What do lawyers who oppose menorahs on state property think of the Chabad rabbis who put them there?

What do Pakistani Muslims feel about Jews and America?

And how do Greeks feel about Chanukah?

I have just finished participating at the pre-Chanukah menorah lighting at California's State Capitol together with a glowing and friendly Governor Arnold Schwarzenegger. During the de-light-ful ceremony, special mention was made of our dear colleagues, Rabbi Gavriel and Rivky Holtzberg, agents of good who were murdered during the recent Mumbai attacks.

It was a peaceful and friendly Chanukah experience, where people of all faiths and backgrounds celebrated the religious freedom afforded by America—even the "lefty" Jewish lawyer who happened to be walking past during a recess in his trial case. He stopped by while we were setting up and decided to register his protest against religious symbols on state property. I asked him how his family was doing. He smiled and told me all about them—an unmistakable touch of pride in his voice.

After the ceremony he gave me hug. He was inspired, he said, to share the light and warmth, after hearing the amazing story of young Moshe Holtzberg's miraculous survival—as told by the Governor.

I then rushed off to the airport to get on the standby list for a flight back to Los Angeles—as the cross-country storms continued to wreak mayhem on air-traffic time tables. I jumped into a cab, but the driver claimed that he does not know where the airport is... The second cab driver tells me that he does not accept credit cards. A sign from G‑d or what?!

The third cab driver was happy to take me.

He was from Pakistan. Of course you can guess where our conversation went.

Well, you are probably wrong.

He was a warm and friendly person; I asked him how his family was doing, and how long he's been in America. He told all about his family, and his love for life and his beautiful country—the USA. As we approached the airport I finally asked him to share his thoughts on the Mumbai attacks. My pre-conceived notion was wrong. Rahim was very upset at what had happened. In broken English mixed with Punjabi, he said, "No Pakistani likes this; this is so, so bad, I am sorry for this..."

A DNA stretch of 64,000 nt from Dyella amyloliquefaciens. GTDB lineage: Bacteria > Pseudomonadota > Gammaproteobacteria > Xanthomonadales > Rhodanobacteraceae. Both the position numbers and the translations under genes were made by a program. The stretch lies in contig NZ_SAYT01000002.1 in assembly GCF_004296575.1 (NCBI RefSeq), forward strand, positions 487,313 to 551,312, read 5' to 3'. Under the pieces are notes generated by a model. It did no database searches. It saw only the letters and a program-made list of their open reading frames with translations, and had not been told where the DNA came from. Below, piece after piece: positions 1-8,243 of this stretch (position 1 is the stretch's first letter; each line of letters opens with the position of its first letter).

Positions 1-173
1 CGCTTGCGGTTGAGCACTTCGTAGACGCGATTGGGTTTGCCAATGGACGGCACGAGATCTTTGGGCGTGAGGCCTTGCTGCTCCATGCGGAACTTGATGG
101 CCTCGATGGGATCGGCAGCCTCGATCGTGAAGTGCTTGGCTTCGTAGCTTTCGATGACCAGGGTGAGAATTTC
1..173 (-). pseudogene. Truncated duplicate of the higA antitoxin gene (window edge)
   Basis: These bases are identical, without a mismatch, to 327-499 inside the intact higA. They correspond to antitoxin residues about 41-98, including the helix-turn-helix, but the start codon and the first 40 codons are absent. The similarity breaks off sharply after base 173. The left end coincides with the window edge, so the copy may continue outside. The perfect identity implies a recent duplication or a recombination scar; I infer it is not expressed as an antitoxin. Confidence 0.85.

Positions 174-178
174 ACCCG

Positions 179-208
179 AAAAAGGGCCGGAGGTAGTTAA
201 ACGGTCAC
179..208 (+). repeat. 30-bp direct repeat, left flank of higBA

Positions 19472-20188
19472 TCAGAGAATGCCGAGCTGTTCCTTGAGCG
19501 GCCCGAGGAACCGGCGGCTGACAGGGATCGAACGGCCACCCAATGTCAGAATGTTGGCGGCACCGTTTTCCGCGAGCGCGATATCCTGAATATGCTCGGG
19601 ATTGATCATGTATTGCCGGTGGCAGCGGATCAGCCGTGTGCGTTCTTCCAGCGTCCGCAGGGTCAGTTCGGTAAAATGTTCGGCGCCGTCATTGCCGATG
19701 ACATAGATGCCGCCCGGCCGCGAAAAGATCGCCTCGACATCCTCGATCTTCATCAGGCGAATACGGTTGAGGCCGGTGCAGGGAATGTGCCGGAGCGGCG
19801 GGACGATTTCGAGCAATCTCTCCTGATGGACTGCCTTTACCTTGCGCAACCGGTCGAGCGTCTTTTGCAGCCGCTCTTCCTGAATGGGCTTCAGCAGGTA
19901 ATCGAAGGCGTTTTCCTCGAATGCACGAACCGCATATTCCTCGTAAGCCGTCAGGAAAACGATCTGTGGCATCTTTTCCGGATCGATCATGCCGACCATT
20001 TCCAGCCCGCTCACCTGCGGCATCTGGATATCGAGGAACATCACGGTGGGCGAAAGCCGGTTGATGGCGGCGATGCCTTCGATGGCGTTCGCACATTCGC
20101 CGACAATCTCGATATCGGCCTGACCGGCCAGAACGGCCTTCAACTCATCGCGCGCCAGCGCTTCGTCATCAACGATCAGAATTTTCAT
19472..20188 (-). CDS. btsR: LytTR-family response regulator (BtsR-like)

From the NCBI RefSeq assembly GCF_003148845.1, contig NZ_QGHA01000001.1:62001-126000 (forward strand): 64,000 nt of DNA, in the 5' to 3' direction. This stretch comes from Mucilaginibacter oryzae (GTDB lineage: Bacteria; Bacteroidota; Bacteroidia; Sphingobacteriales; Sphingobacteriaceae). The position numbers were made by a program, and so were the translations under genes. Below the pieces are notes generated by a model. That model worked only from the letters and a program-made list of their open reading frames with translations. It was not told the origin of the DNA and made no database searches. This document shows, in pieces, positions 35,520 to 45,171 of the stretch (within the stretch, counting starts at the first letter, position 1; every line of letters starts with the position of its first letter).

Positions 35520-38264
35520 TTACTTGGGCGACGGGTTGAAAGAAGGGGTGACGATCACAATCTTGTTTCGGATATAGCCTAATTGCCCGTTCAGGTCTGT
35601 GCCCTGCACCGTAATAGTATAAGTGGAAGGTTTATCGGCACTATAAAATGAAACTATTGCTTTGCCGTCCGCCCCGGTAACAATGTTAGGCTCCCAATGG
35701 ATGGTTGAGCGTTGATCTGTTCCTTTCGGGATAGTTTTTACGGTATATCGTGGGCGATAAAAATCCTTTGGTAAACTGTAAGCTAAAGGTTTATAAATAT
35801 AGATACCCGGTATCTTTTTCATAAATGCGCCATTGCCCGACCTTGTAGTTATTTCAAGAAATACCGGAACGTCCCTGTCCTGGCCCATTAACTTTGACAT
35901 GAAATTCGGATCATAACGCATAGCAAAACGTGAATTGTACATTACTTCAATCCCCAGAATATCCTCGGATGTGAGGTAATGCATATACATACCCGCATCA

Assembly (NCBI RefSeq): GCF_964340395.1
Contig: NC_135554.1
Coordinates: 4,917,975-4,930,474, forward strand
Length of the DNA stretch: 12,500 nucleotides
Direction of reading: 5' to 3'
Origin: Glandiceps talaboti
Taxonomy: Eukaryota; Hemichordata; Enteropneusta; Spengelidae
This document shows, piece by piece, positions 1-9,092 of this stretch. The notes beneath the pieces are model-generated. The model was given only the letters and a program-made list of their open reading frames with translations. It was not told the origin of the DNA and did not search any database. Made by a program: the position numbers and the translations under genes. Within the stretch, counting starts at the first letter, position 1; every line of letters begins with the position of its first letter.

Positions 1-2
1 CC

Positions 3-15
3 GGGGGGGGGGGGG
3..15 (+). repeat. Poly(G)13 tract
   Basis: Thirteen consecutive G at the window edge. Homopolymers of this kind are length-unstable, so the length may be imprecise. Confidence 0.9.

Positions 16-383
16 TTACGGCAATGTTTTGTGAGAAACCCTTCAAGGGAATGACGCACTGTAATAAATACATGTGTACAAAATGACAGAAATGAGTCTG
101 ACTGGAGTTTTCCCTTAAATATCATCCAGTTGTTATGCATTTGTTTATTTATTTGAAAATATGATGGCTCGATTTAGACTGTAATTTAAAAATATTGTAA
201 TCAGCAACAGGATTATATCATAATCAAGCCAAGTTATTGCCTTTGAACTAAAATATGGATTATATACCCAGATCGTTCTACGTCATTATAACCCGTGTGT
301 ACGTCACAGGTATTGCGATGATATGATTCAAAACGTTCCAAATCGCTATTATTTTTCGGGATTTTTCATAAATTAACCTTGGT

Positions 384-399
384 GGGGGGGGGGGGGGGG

I arrive at the airport and luckily they book me for a flight. As we await the plane, Dennis Prager entertains us and shows us a video he had just filmed of himself with the Governor smoking a cigar. "If you want to make it with people," he says, "don't talk to them about their work or politics. Speak about their hobbies and their families."

How appropriate, I think to myself, as I recall my conversations earlier that day.

I got on the plane; I'm seated next to a Greek woman. She serves as a psychologist in California county jails. She wanted to know what the Amish were doing in town... I laughed and told her that we were actually Jewish, rabbis lighting the Governor's Menorah.

She wanted to know the story of Chanukah. Well, she is Greek, but I told her anyway...

But then she tells me how her maternal grandfather was killed by the Nazis for resisting them and how her paternal grandfather hid Jews in their village house, thus saving their lives. She told me how she had seen some religious Jews before and wanted to ask some questions but felt uncomfortable.

Why do we judge? Why the stereotypes?

Maybe it's time to tear down some barriers and share the warmth of life, in this kind, loving world that G‑d created.

Happy Chanukah!